A human rights watch on Kashmir affairs finds out that rape of Kashmiri women is usually carried out during crackdowns and search operations, when men of the community are separated from their families. Civilian populations are subjected to collective punishments like assaults and beatings.
Furthermore, it is also noted that women who are accused or suspected of sympathizing with militants are subjected to sexual assault in a bid to deride their families or connections. In this case, raped women have often been blamed for sheltering militants or identifying with them. Women have also been increasingly victimized during reprisal operations following terrorist attacks (“Rape in Kashmir: A Crime of War”).
It is evident how the questionable laws like AFSPA allow officers of the military to engage in heinous crimes without the fear of legal or social repercussions. In conflict zones like Kashmir, sexualized violence is flagrantly used to intimidate entire communities or ethnicities. Since 1990s, several incidents of Rape have been uncovered by different human rights organizations and individual reporters.
In November 1990, the security forces personnel infiltrated a wedding in Anantnag district and raped all the women including the bride. The infamous Shopian rape case is another such incident of mass gang rapes. On October 10th 1992, a contingent of the 22nd Grenadiers Indian Army entered Chak Saidapora (near the town of Shopian, Pulwama) to conduct search operation; however, several officials of the contingent ended up gang-raping almost nine women, including an “eleven years old girl and a sixty year old woman” (Rape in Kashmir).
Despite the public outcry following their discovery, the alleged perpetrators have not been brought to justice by the state. The Kunan Poshpora incident is perhaps one of the most notable and repugnant acts of sexual violence in the valley. On the night of 23rd and 24th February 1992, the armed forces cordoned off the twin villages of Kunan and Poshpora in the Kupwara district of IOK. Then in the cover of darkness, soldiers from the 4th Rajputana Rifles 68th Brigade, brutally gang raped at least 32 Kashmiri women (“A Festering Wound”).
While the FIR was initially registered at the local police station, the perpetrators of the repulsive act roam free even after twenty-eight years, because of the systemic immunity enjoyed by the state’s apparatus. Kunan and Poshpora and the other ubiquitous cases of sexual violence reveal the multilayered sufferings of the Kashmiri women arising from years of militarization in the region.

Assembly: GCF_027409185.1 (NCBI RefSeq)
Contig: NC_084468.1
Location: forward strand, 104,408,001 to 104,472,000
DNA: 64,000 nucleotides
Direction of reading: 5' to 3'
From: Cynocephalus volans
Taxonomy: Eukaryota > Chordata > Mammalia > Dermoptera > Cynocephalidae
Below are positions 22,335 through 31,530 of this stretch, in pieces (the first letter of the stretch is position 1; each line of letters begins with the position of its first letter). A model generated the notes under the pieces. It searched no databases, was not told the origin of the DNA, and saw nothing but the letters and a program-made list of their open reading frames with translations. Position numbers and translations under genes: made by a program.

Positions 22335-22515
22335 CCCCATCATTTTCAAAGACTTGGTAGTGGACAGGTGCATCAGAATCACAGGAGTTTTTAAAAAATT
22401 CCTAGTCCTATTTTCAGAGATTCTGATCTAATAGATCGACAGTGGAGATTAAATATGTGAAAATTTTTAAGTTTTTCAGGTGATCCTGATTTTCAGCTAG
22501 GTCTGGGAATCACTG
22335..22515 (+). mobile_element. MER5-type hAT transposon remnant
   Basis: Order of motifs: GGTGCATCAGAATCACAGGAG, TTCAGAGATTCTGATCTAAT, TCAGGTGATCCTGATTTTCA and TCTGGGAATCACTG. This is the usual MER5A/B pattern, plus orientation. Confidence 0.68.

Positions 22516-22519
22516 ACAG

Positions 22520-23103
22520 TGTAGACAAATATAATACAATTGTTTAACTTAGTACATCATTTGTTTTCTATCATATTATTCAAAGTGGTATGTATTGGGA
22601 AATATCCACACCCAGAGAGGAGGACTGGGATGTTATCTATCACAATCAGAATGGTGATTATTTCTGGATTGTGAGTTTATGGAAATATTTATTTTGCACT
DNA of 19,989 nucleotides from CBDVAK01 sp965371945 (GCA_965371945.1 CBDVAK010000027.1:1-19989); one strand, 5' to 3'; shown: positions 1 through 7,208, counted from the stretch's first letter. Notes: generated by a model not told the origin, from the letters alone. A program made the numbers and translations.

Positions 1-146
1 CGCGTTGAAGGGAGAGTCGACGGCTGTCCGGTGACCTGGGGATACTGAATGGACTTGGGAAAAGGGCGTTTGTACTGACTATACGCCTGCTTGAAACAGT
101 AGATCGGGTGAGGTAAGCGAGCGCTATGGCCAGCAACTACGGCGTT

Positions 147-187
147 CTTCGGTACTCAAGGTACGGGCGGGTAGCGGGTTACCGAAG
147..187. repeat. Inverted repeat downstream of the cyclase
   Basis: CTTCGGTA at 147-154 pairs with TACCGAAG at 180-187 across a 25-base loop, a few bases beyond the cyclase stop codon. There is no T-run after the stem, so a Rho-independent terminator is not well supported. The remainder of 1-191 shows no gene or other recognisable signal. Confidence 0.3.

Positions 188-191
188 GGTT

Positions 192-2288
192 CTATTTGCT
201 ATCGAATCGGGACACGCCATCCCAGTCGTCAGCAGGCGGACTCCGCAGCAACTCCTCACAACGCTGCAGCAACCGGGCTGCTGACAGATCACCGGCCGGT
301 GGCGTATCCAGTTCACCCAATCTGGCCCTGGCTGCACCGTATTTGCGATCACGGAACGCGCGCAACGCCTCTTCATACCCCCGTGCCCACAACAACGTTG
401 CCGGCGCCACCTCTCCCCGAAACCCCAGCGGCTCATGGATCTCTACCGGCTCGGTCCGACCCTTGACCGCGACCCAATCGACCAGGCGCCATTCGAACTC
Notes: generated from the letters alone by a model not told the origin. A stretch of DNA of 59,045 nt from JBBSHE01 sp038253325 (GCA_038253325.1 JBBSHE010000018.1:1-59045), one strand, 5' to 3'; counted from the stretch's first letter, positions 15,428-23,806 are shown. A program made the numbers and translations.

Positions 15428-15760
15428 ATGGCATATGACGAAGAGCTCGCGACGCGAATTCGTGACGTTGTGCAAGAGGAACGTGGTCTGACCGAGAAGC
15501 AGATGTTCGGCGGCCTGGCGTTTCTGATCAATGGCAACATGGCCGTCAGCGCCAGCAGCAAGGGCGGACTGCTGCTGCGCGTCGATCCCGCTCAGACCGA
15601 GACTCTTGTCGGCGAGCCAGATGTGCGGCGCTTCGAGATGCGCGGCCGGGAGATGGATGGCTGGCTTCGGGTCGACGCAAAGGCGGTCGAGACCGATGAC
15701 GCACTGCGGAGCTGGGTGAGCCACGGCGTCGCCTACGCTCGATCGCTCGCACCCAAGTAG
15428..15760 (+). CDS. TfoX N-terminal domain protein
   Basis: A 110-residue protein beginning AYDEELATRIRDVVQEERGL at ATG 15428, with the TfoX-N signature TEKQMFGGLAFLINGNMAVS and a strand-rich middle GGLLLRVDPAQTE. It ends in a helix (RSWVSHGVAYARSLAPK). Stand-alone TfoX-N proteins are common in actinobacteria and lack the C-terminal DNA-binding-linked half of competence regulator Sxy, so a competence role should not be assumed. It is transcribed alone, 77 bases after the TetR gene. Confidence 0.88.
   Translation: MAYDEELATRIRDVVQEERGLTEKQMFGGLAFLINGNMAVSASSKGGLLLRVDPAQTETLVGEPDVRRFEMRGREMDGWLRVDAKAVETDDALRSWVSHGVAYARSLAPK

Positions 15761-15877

The callous response of the Indian state and army reinforces the idea of rape being used as a systemic tool to further social and geo-political interests. Appallingly, the cases are rarely acknowledged and investigated by the police and the security forces. In those cases where perpetrators are tried in the military courts, the maximum punishment meted out is in form of suspension or stalled promotions (Pervez).
Judicial impediments also result from the police and the army impeding independent investigations, “obstructing course of justice”, or silencing the victims. In 2011, army personnel abducted, tortured, and raped a 25 years old woman from Mozang, Kashmir. Later, in a bid to cover up the case, CRPF (central reserve police force) cordoned off the area illegally and stationed troops to prevent demonstrations.
In fact, the police officers tried to coerce the victim into altering her statements. Talking about the outcome of the aforementioned incident that befell Asia and Nilofar in 2009, Pervez (2014) aptly notes how it discloses the “diabolical schemes hatched by the police and the state to obstruct justice” in cases where there is ample evidence to implicate the armed forces.
It is reprehensible how, in Asia’s and Nilofar’s case, delays in registration of FIR, biased inquires, systemic evidential tampering, and unsolicited insinuations by state officials are a manifestation of the fact that bodies of women are objectified and politicized for broader gains. Interviews with Kashmiri women, Dr. Sakina (name changed for anonymity) and Dr. Faiza (name changed), revealed that women of Kashmir are cognizant of the structural discrimination they face at the hands of the Indian state.
In fact, Dr. Sakina pointed out that because of the culture of immunity, female members of the society realize that it is “futile to even pursue a rape case”. Her defeated voice revealed how the women of Kashmir were on the brink of losing all hope and faith in justice.
Role of Misogyny and Patriarchal Norms
Deep-rooted misogyny and the repulsive patriarchal norms—festering in the subcontinent’s culture—exasperate the suffering of women in Indian-Administered Kashmir. In fact, the issues faced by women of the valley serve as a logical case study to interpret the broader societal discriminations existent in the region. In India, Kashmiri women are objectified for having specific physical features such as fair skin-tone.
This form of prejudiced misogyny materialized when the debate surrounding the abrogation of Article 370 was being raged. The ruling Bharati Janata Party (BJP) of India was censured for further promulgating discrimination when its leaders made lewd remarks about how Indian men could now marry the ‘fair-skinned’ and ‘pretty’ women of Kashmir, following the revocation of Article 370.
Such “discursive practices allow for thinking how control over Kashmir is seen as synonymous with militarized control of Kashmiri women’s bodies” (Mushtaq). Moreover, during that time the phrase “How to Marry a Kashmiri Woman” turned up to be one of the most trendy and searched phrases on the internet (Ekkanath).
All social media platforms, from Facebook and Twitter to TikTok, became replete with similar remarks about how Indian men could now marry women from Kashmir on their own accord. In fact, such content was synonymous with patriotic fervor that had invaded online spaces too. Therefore, these are not some isolated events but are rather a conspicuous display of interwoven sexism, misogyny, male-dominated nationalism, and communal patriarchy playing out in the field of geopolitics.